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I applied to a company and got a phone interview with their in-house recruiter. During the call, he/she did indicate that there will be a technical test. When I asked clarity on what it was they said it was a technical test and would have a time limit of 3 days. From what I heard it looks like a take-home project of sorts.

A week flew by and the recruit sends an email if he/she can send over the test.

I'm worried about:

  • Taking this test even though I haven't met the hiring manager or even had a chat with anyone on the actual team. I had only a phone interview with the in-house recruiter.

  • this "pre-interview take-home test taking more than a couple of hours" sounds fishy

Are these red flags?

NB: this is for a data engineer position at a not well-known tech company.

closed as primarily opinion-based by Dukeling, gnat, Jim G., bruglesco, MikeQ Apr 9 at 16:48

Many good questions generate some degree of opinion based on expert experience, but answers to this question will tend to be almost entirely based on opinions, rather than facts, references, or specific expertise. If this question can be reworded to fit the rules in the help center, please edit the question.

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    If you wan't to continue with the recruiting and interview process I would suggest you to consider doing the test... otherwise decline and look for other options (but, again, why are you hesitating on doing the test?) – DarkCygnus Apr 8 at 23:57
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    You said the key words: "sounds like"... you won't know that until you see the test and judge it yourself. I suggest you at least look at it before deciding you won't take it – DarkCygnus Apr 9 at 0:25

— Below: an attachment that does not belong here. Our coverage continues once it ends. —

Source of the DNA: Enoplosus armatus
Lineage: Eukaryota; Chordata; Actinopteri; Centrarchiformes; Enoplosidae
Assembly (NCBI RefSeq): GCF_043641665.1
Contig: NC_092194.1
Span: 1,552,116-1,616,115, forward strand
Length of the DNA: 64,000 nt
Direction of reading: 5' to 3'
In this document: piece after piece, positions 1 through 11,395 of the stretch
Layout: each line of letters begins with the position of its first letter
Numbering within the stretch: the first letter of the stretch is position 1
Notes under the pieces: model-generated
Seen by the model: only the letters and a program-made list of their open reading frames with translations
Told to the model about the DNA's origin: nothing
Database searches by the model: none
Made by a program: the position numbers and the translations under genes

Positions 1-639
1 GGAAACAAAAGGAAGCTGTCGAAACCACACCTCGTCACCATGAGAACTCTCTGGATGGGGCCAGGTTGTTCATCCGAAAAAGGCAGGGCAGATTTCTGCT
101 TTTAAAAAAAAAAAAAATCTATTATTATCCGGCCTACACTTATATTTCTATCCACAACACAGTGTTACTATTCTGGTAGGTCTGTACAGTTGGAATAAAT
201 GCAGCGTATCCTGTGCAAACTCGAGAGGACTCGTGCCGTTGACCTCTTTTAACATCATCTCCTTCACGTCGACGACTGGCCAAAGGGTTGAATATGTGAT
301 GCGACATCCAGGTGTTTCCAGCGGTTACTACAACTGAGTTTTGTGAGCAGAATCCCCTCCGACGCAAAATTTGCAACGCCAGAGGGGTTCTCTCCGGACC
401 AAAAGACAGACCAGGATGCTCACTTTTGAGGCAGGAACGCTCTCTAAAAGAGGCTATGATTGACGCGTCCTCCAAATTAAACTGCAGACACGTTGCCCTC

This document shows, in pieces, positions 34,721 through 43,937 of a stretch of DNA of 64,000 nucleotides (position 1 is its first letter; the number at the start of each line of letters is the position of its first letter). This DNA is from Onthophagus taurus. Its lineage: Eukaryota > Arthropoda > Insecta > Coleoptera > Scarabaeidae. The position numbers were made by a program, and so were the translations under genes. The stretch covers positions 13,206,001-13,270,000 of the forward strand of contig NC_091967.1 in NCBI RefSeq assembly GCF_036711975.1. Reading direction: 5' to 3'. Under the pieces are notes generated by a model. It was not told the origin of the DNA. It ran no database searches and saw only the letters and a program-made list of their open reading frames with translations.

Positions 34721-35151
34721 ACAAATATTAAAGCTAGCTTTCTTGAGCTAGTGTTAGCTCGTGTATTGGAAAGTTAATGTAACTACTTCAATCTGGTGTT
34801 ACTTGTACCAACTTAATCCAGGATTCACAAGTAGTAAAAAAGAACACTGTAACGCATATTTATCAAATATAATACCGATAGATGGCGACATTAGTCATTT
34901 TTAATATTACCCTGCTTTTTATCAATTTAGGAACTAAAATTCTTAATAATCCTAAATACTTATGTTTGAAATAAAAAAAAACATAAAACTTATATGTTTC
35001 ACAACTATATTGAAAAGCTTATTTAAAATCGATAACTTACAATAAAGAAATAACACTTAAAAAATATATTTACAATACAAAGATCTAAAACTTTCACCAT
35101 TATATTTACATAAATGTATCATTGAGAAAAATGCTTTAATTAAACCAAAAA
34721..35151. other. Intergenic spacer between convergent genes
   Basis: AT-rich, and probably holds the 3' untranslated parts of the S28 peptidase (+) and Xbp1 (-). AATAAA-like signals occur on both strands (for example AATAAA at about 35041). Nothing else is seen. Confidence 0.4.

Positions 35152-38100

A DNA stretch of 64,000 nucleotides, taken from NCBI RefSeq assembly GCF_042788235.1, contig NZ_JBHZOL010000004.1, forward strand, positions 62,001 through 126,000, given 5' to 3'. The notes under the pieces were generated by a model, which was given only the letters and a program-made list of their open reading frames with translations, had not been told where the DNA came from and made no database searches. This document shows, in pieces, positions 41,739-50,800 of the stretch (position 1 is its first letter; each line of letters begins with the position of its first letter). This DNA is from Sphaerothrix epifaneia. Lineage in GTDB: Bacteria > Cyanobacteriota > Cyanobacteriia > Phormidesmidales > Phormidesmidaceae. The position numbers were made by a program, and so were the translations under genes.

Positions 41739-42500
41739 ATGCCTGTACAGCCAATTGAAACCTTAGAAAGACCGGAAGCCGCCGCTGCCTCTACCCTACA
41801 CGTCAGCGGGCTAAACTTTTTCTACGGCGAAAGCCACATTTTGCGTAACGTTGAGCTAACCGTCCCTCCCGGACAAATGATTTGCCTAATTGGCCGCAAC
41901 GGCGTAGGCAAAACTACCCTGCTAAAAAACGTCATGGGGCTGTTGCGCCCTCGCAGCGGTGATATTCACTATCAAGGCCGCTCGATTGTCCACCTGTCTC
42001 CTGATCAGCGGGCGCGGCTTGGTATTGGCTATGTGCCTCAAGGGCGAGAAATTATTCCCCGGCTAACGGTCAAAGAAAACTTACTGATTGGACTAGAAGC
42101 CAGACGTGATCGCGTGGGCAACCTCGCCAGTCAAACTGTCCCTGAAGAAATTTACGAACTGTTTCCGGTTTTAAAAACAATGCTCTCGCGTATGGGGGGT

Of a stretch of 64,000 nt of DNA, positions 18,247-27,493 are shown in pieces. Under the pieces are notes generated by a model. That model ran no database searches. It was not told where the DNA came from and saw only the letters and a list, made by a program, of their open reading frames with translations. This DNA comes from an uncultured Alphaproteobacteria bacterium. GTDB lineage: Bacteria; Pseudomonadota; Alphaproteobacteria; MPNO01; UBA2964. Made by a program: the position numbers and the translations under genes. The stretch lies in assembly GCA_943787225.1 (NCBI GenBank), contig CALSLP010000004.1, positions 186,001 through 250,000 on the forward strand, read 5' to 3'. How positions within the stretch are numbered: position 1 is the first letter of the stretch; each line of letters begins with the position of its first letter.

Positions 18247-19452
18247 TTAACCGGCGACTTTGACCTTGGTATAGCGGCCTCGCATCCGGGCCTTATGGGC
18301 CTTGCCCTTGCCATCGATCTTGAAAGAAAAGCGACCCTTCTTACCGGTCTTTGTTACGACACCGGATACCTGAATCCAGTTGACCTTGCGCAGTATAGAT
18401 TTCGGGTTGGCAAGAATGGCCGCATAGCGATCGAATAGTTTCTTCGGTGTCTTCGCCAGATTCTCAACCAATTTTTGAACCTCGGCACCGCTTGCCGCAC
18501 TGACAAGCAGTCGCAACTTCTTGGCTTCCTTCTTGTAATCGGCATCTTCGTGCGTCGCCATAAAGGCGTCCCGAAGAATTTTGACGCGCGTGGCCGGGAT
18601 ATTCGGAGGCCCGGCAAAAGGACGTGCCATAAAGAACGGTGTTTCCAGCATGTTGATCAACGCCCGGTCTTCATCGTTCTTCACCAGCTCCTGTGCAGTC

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    I partly agree with what you said. But the recruiter did mention something along the lines of building a "big data application so that we can evaluate your skills". I didn't say I won't take it, I a looking for a way to politely communicate to the in-house recruiter to get me in touch with a hiring manager or team member for an interview before I spend 5-6 hours on a test. When I did that last time, it did backfire so I am hesitant to do it without talking to someone in the team or a hiring manager. – James Apr 9 at 0:31
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    Why not, ask for the test, see it by yourself how much it will take, and then decide if you do it or if you better not cause you feel they are just polling for "free dev work" – DarkCygnus Apr 9 at 0:33
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    @DarkCygnus I'm not a fan of take home tests, especially before an interview/phone screen with the hiring manager. These tests often say "a couple of hours", but they expect 2-3 full days put in to them. Even if it isn't "free dev work" for their project. It's taking a lot of time out of someone's day(s) for an opportunity for just an interview. this says a lot about when these kinds of things are acceptable. I'd pass on it, and state that the pre-interview homework was the reason. – Malisbad Apr 9 at 4:14
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From your comment, you say:

I [am] looking for a way to politely communicate to the in-house recruiter to get me in touch with a hiring manager or team member for an interview before I spend 5-6 hours on a test